Friday, October 26, 2018

Clear White Light -Review- Live Theatre

Clear White Light Live Theatre - World Premier 23rd October

Joe Caffrey and Bryony Corrigan (Live Theatre)
Clear white light is named after a Lindisfarne song and is a cross between a gig and a play. Music  is played by a live band, most of whom are also characters in the play. It’s set in an all male hospital ward, with patients having a variety of mental health difficulties. The main characters are Rod - a male staff nurse in his 50s played by Joe Caffrey, - and a student nurse Alison, played by Bryony Corrigan, who recently stared in Live’s My Romantic History.
Bryony’s ability to convey angst and horror are incredibly impressive and Joe brings a well rounded characterisation to Rod. They both feel very believable. I have personal experience of being a patient in a mental health ward and I can say so much of this play rings true. The Gothic and spooky elements don’t convince me as much as the emotional intelligence of the characters. I can relate to both the experience of the patients and the realism of the nurses. We always wondered if some of the nurses belonged as patients more than we did at times, and this comes across in parts here as there are various meltdowns.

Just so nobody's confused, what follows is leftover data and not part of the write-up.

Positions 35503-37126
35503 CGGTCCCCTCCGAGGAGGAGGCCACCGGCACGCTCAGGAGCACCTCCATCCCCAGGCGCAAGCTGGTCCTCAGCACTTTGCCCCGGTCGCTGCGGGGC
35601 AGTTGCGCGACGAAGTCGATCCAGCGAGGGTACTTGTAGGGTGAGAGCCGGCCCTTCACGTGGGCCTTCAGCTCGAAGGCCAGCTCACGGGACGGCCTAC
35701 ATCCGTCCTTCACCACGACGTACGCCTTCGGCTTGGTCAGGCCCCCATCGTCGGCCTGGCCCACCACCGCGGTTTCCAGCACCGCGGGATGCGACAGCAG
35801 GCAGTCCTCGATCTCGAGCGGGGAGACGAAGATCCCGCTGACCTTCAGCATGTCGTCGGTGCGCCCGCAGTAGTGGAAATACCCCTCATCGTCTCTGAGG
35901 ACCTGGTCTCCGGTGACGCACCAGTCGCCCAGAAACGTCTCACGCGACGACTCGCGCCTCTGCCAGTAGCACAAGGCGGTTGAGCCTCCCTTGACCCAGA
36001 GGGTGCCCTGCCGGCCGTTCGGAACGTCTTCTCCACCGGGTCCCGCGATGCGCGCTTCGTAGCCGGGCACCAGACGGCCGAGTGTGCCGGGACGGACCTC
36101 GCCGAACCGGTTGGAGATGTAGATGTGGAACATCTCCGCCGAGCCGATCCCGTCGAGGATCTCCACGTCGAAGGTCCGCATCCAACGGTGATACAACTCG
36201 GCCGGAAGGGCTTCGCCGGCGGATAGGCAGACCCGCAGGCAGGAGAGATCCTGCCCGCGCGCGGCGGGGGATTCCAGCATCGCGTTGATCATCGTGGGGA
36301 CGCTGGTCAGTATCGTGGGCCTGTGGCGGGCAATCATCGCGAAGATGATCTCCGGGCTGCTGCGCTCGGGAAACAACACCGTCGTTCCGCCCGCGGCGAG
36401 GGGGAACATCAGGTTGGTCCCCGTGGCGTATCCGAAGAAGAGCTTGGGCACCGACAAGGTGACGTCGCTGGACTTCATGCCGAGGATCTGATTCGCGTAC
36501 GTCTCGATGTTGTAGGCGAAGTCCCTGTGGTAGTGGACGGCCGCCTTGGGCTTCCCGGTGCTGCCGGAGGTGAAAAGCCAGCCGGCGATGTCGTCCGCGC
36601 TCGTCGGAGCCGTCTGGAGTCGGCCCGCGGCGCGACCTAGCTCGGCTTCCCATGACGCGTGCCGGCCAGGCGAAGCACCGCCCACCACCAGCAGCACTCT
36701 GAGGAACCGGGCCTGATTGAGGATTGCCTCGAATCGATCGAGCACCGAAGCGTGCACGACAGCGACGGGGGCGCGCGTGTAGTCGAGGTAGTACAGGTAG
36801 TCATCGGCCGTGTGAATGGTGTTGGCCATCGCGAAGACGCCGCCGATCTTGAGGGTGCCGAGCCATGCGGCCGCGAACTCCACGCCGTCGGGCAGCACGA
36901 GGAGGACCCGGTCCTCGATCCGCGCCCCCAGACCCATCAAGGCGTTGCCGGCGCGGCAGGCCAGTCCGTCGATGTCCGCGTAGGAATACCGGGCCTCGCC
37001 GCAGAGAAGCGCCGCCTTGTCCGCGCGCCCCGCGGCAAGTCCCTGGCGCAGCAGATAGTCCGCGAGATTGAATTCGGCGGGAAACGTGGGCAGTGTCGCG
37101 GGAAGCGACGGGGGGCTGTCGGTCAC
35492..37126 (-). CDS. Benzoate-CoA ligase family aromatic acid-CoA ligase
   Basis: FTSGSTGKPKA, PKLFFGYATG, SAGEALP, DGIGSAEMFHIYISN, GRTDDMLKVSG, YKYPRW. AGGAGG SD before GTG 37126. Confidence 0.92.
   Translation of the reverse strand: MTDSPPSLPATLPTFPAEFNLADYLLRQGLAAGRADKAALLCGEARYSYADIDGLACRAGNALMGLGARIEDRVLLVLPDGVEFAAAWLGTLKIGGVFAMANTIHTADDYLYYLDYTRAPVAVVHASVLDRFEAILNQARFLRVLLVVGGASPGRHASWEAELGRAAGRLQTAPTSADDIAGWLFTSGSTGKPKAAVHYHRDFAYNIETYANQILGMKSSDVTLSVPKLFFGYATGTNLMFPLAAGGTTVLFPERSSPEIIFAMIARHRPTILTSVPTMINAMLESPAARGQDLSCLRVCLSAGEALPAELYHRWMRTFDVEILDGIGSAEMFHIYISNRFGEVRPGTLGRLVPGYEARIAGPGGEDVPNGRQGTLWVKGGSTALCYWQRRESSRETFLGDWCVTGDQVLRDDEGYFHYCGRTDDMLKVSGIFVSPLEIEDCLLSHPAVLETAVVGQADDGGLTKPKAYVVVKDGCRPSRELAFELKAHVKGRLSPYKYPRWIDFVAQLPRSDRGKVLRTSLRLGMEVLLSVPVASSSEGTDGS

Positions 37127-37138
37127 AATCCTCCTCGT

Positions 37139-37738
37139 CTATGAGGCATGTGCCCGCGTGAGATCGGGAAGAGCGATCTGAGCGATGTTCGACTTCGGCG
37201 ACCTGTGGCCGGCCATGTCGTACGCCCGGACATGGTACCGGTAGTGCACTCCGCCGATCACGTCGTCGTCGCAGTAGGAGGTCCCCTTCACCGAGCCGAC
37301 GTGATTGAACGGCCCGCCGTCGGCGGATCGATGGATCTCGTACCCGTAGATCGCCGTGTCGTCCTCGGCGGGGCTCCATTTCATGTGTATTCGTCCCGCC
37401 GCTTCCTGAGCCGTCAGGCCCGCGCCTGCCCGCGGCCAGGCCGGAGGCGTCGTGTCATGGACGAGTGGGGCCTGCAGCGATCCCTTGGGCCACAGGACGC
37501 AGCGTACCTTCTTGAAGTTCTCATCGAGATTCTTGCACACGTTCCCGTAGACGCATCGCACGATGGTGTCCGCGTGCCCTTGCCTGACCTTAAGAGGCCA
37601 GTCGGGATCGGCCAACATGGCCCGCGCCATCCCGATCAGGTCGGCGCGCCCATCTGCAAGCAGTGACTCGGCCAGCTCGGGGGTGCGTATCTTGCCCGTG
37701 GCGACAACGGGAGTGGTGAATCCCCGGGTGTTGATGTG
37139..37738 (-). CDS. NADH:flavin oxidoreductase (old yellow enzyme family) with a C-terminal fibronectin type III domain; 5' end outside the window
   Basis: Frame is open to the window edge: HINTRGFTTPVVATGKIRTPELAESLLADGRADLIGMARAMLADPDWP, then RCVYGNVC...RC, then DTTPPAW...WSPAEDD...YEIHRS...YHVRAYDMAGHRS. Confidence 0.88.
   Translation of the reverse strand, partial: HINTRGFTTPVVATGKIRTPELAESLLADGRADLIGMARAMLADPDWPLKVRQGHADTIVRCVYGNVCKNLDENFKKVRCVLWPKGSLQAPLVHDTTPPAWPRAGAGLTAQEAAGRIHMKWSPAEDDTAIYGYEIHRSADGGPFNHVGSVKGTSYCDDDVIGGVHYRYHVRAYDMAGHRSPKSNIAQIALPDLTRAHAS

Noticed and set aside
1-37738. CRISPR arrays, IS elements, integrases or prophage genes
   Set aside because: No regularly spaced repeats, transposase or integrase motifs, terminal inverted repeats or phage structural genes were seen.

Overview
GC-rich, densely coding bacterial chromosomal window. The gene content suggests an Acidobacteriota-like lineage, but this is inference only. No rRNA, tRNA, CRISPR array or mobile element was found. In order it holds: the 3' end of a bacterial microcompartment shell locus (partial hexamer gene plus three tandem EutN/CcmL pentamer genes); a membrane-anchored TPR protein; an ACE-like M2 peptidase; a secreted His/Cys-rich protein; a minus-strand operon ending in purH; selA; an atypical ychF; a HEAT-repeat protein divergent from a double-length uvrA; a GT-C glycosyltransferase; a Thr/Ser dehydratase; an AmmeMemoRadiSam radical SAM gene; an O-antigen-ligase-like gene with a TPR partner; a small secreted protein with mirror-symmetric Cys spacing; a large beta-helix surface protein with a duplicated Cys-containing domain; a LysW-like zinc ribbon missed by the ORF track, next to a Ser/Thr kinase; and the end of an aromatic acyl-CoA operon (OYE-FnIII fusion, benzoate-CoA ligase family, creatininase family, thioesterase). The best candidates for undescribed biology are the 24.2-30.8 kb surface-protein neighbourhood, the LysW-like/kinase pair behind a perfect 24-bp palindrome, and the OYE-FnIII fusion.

This play was written by Paul Sirett and he has done an excellent job with it. Charlie Hardwick of Emmerdale fame played Maddie (not sure if this was a play on words or not). She also did the majority of the singing in the play, which was great. The remaining cast were also in the band and consisted of Phil Adele (Aaron patient), Alice Blundell (Jo nurse), Dale Jewitt (Charlie), Billy Mitchell (Barry patient / Lindisfarne) and Ray Laidlaw (percussion / Lindisfarne).
I found both the musical element and the play enjoyable, however I am not convinced both elements belong together. A lot of the time the songs seem to have little relevance to that particular part of the play. I found the play element to be the stronger of the two. My friend remarked it was Lindisfarne’s version of Mama Mia.
This play is based on a cross between Edgar Alan Poe’s short story the Fall of the House of Usher and Alan Hull’s music based on his own experience working for the NHS.
Alan Hull had worked in St Nick’s hospital in Gosforth, which at the time inspired many of his songs, many which are used in this play. It’s kind of like a love letter to the NHS and stands very proudly behind the now seventy year old institution, at the end it conveys a very unsubtle message about the NHS, but one that many agree with. I would definitely recommend this, especially if you are fans of Lindisfarne, and don’t worry Fog on the Tyne and Gazza are nowhere in sight.
A solid 7/10.   

Clear White Light it is running at Live until November 10.

Frank Cromartie Murphy

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